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Brussels 2001

(NOTE: I am on the road again, traveling for the next few weeks for a new short-term contract. This round of travel got me thinking about things I have seen in past trips)

I set out tonight to find some of the Jewish landmarks in Brussels. I had a page torn from The Jewish Traveler (Chapter “Brussels”, page 90 to be exact).

I was relatively familiar with the location of my main goal – the Rue de la Regence Synagogue. I had walked near there several times. However, I found out that “near” and “there” can be worlds apart.

I had walked down to the Grand Place (the center of town) several times, but never by this particular route. I suppose I was trying to get there the fastest way possible. And in my haste, walked by some of the most beautiful scenery the city has to offer.

From the southern tip of the “petite cienture” (little circle, the road that surrounds the old part of the city), I went north on Louis Avenue. I turned right one street sooner than normal, and looked up the wide Rue de la Regence toward the Palace. This is one of those streets that are built to intimidate foreigners and give them a sense of awe, and let me tell you that it worked. Turning around, I realized that the reverse direction led to the equally majestic Palais du Justice. Justice behind me, royalty in front. And I felt like a mouse as I walked with these giant, ancient buildings that towered to my left and right.

The Great Synagogue was just a few blocks down. Looking at the front, I saw a massive 12 foot door flanked by 2 smaller (8 foot) doors. My eye was drawn upward to a great rose-shaped window, surrounded by the names of the 12 tribes. And above that, at the top of the building and flanked by 2 massive towers, stood the two tablets with the 10 commandments chiseled in granite, at least 10′ tall.

The windows were all dark, almost hiding in the shadows. The absence of a mezuzah on any of the doors only added to the sense that this great building had survived the ravages of time and the horrors of our century by hiding it’s nature from people walking by. I crossed street for a closer look. Over each of the 8′ doors was an inscription – Flemish on the left and French on the right. I could only read the French,

N’avons nous pas tous un meme Pere? Un seul Dieu ne nous a t’Il pas cree?

I stood for several minutes with my pocket dictionary trying to interpret the meaning: “Haven’t we all the same Father? The one God, didn’t He create us?”

I lingered around the building for a while longer, feeling the wood and stone beneath my hands, hoping that somehow the building would show some sign of life. Finally the time, cold, and (I have to admit) impatience conspired against me and I moved on.

I walked down the great avenue toward the palace. I passed a garden enclosed by wrought iron contained immaculately sculpted bushes, fountains, and bronze statues of workers. Someone in a nearby apartment was listening to classical music, the sound seeping out and carried faintly on the wind to where I stood. Looking at my map, I realized I was at the “Petite Sablon” (little sand). Further ahead, the Grand Sablon opened up as a steep decline straight down to the Grand Place (“big market”). The spires of the Guild houses that surround the market square looming in the distance.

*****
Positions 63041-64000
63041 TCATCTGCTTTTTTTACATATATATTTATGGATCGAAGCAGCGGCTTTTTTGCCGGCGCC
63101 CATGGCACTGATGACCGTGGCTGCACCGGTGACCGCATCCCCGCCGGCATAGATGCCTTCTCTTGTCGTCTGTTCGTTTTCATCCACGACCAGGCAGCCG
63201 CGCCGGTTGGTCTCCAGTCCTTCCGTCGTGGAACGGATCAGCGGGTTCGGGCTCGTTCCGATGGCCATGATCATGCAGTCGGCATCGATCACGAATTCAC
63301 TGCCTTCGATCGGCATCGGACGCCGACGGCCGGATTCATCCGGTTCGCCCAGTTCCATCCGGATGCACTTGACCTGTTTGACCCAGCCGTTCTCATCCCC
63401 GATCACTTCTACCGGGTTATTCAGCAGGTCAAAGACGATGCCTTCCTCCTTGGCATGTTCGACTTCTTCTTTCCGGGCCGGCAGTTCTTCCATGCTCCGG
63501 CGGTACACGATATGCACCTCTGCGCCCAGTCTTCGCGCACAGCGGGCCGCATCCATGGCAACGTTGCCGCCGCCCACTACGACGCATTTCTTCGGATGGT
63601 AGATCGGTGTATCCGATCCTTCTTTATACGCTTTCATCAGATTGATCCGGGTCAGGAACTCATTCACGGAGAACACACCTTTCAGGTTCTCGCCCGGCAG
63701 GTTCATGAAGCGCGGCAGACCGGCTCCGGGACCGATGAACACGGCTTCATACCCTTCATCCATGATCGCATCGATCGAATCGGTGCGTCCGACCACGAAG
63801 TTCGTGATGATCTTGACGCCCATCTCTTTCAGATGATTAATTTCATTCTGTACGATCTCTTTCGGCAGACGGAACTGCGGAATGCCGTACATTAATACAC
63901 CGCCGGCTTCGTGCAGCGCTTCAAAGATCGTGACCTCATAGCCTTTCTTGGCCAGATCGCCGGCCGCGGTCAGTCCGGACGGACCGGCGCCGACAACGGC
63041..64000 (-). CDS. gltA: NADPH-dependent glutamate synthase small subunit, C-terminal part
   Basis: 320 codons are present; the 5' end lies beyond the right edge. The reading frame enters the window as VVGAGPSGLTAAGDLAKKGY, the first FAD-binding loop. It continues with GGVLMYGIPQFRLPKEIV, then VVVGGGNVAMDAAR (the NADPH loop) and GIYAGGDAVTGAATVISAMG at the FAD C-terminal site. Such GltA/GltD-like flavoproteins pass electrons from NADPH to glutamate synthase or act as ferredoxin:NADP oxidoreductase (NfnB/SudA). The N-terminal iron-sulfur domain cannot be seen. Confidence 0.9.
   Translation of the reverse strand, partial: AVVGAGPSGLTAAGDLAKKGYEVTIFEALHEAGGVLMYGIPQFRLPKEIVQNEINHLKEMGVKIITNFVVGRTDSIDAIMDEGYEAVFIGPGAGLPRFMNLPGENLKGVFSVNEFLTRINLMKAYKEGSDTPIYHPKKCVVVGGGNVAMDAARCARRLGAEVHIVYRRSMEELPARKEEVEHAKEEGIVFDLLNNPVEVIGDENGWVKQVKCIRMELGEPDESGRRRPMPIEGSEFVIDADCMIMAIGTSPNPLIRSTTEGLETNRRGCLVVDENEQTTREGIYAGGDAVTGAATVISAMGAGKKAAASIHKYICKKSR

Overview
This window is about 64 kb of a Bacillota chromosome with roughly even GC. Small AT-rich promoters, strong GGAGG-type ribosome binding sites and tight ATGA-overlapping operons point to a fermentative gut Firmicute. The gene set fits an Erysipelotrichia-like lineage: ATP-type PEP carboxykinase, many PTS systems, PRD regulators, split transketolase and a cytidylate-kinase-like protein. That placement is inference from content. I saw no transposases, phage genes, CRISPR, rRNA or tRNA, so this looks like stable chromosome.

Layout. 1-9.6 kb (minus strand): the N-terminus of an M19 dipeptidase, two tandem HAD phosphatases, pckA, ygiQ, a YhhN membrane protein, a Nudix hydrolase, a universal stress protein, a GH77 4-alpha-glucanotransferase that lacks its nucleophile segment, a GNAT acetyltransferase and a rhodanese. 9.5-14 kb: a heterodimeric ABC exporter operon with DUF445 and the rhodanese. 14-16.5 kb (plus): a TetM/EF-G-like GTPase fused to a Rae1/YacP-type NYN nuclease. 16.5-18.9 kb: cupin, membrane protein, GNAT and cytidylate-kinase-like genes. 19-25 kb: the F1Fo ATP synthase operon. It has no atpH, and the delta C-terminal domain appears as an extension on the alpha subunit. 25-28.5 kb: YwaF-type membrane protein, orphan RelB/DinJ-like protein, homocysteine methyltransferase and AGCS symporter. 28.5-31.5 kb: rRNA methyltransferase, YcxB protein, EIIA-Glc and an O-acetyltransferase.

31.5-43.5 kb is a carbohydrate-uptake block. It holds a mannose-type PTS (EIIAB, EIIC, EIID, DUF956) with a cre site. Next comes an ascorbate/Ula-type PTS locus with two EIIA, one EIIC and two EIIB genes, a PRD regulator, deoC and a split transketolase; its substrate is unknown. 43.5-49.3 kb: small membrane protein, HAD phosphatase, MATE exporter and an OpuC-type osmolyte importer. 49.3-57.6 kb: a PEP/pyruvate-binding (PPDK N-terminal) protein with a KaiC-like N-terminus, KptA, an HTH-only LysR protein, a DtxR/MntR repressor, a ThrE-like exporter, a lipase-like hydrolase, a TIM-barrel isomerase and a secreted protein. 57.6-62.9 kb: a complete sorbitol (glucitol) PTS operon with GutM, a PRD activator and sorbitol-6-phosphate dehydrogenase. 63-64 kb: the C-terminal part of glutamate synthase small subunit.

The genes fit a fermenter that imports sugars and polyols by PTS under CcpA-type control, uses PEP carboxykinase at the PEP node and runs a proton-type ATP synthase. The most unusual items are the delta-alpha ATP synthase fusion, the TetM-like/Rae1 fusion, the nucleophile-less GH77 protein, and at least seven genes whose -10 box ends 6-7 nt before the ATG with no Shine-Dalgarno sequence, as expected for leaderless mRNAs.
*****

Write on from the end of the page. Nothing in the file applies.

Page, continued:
I had been to the Grand Place several times, and while I am thrilled every time I enter the square, there was one other place I wanted to find. I continued until I came to the Palace Royal, a huge statue of the king standing in the center of an area used by trams, buses, and cars. In the distance (to the east) I could see the dark shadows of the Royal gardens.

I turned south again, walking down toward the steps of the Mont des Arts. This is a rectangular area filled with trees, short mazes of bushes, modern-art sculptures, and fountains. It was one of the places I had been to several times already, but I was brought back by something the book had said. I re-read the page I had brought with me:

“Many of the city’s Jewish sights are in the center of town. There are no signs left, but the stairway leading up from Rue Ravenstein to the Palais des Beaux Arts is the approximate site of the entrance to the Jewish ghetto.”

I found the street signs to make sure I was in the right place, trying to imagine  what the ghetto would have looked like. Ancient gothic buildings had been converted to small shops and apartments, but nothing else could tell me the age of the place. These were all newer structures. I looked up at the sides of the buildings as they flanked the stairway, made  to provide a frame to the view of the gardens below.

The windows. I had never noticed the windows before.

6 on each side, they were each cut into the wall in the shape of a 6-pointed star.

Maybe because it was daytime when I had passed this way before. Maybe I was simply not looking, rushing to the excitement of the Grand Place that waited at the bottom of the gardens. Maybe a million other things that make perfect sense. But at that moment, the experiences of the evening rushed together: the street I had never taken, leading past the great synagogue; the history behind this location, the star-shaped windows.

The words came unbidden, “God was in this place, and I, I did not know it”.

It was a good way to end the evening. I walked back to the hotel in the crisp air, my eyes casting about for other signs of miracles.

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